Israel Seeks Tax on Bitcoin, Virtual Currency Transactions

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By Jenny David

Transactions conducted in bitcoin, litecoin and other virtual currencies would be subject to Israeli capital gains, income and sales tax under the terms of a recent draft decision of the Israel Tax Authority.

The document represents Israel’s first legal recognition of virtual currency use. If finalized in its current form, however, practitioners say the policy could spell a “death blow” for bitcoin trading. The draft “imposes almost insurmountable restrictions on the use of virtual currencies in Israel, due to the liabilities and costs involved, " Harel Perlmutter, head of tax at Tel Aviv-Based Barnea & Co. Law, told Bloomberg BNA in a Jan. 22 telephone interview.

The ITA decision must still undergo a public hearing and legislative process before taking effect. But, three years in the making, few changes to the draft are expected, a Tax Authority official told Bloomberg BNA Jan. 23.

Asset, Not Currency

The ITA said it would classify virtual currency as an “asset” under Israel’s Tax Ordinance, whether used for barter or investment, rather than as a “currency” or “foreign currency.”

Revenue from its sale would thus be considered capital income for individuals and companies alike, subject to Israel’s 25 percent capital gains tax. Although not recognized by the Bank of Israel, had the ITA recognized bitcoin as a currency, individuals would not have been taxed on the exchange-rate differentials inherent in its trade.

Standard linkage and earnings will be tax exempt for individuals, the circular said.

Business Income

When the transaction is of a “business nature,” the difference in the virtual currency exchange rate will also be subject to tax as business income, the ITA held.

“Should a person’s income from virtual currencies reach a commercial level, as established in case law,” that income will be considered “productive” for purposes of income tax, it also stated.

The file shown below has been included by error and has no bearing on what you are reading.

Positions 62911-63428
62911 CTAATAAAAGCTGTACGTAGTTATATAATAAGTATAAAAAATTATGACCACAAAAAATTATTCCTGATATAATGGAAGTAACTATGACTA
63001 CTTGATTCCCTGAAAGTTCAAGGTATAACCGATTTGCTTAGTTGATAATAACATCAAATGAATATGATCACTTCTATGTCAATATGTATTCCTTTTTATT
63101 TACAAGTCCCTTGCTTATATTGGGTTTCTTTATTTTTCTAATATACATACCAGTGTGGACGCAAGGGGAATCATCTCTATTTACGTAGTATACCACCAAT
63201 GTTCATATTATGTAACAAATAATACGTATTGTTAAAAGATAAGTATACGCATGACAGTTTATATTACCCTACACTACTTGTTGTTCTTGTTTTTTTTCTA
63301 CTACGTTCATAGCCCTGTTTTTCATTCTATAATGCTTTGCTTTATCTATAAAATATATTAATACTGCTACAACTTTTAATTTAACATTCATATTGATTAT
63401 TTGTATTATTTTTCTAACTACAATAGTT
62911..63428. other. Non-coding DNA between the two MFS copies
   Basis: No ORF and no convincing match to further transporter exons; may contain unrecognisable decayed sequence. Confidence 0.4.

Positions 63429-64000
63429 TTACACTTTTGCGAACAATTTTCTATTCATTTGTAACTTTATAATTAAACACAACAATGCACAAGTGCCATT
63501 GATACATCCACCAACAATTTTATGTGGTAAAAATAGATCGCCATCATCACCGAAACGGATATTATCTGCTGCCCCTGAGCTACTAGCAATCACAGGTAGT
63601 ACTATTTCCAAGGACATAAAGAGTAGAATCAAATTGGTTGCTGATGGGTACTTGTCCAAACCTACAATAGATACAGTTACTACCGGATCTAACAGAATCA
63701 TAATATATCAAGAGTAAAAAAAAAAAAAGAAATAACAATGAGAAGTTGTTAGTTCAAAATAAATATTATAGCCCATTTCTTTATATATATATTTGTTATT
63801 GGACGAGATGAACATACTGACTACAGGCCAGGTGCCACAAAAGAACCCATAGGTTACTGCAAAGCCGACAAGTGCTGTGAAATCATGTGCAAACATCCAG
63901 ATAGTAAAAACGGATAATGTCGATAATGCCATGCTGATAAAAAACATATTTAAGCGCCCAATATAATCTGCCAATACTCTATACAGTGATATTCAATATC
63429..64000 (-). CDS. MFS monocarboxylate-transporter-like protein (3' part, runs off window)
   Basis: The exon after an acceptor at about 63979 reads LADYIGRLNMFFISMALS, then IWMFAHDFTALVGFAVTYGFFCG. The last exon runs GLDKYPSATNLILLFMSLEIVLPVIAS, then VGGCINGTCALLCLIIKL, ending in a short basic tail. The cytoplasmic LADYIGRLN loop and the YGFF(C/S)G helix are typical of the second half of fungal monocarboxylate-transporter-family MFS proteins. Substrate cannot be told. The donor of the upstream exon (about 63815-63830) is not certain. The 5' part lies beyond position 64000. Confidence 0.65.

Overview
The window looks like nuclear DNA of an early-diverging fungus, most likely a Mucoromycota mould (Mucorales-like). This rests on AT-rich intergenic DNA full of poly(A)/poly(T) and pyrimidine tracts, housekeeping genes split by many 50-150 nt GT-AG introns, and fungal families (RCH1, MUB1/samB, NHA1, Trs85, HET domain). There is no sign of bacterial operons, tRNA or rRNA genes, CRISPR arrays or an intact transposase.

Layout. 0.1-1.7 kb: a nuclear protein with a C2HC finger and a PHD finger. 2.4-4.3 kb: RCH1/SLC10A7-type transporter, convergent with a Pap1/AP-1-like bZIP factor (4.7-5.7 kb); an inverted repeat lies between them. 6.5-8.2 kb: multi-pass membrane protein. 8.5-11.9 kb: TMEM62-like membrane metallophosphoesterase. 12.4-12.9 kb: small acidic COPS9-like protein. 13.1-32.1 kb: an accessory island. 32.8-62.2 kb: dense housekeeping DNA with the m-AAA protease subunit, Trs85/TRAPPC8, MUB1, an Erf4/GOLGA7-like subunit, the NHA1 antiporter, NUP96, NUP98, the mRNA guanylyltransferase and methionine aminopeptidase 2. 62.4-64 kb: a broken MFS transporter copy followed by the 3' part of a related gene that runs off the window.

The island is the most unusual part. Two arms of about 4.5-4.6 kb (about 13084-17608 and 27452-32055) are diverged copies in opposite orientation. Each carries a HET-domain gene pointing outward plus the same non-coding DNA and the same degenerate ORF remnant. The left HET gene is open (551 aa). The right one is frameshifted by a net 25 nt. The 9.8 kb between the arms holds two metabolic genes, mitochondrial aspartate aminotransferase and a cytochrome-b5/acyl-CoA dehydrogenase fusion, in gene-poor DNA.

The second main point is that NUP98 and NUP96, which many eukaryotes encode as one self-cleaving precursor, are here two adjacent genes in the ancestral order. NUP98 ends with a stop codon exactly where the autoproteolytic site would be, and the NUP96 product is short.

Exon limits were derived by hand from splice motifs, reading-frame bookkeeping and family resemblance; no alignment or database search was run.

“To clarify, all income of an entity selling and marketing virtual currencies will be considered productive” for tax purposes, it continued.

Moreover, even though not considered a currency, transactions in virtual currencies are still goods, according to the circular, and as such will be subject to value added tax insofar as they are commercial in nature, or conducted through a virtual currency trading business.

The existence of “mining” activities—in which a virtual coin is created electronically, or a computerized system for trade in virtual currencies—can indicate the existence of a virtual currency business, it added.

The document also details means of payment and applicable clauses of Israel’s tax code by type of transaction and trader, and subjects all profits from the sale of virtual currencies to the same rules as any other asset, including reporting requirements and withholding taxes.

Hammer To The Head

“On the one hand, the authority is caressing the community” by recognizing bitcoin, said “The True Economy” blogger Eran Hildesheim.

“On the other, it is hitting it with a 10-kilogram hammer because it wants to apply every possible tax to Bitcoin activity,” he said. “It could be a death blow to the community,” he added.

“I understand the tax loss hurts the authority, but it could have reached a different decision. This will dissolve the profits for individual trading in Bitcoin,” Perlmutter said.

He also questioned how enforcement would be achieved. “Virtual currencies are traded through electronic wallets, which are much harder to monitor than the banks. Enforcement will be a big problem,” he said.

A lack of clear definitions poses another problem, Hildesheim said. “What amounts to activity of a business nature? Is it one transaction, 10, a hundred? Every interpretation can determine the fate of a Bitcoin trader in Israel, and send them to the black market,” he said.

His advice? “Sit on the fence until this becomes clear and only then decide whether to get into the market or not.”

To contact the reporter on this story: Jenny David in Jerusalem at

To contact the editor responsible for this story: Penny Sukhraj at

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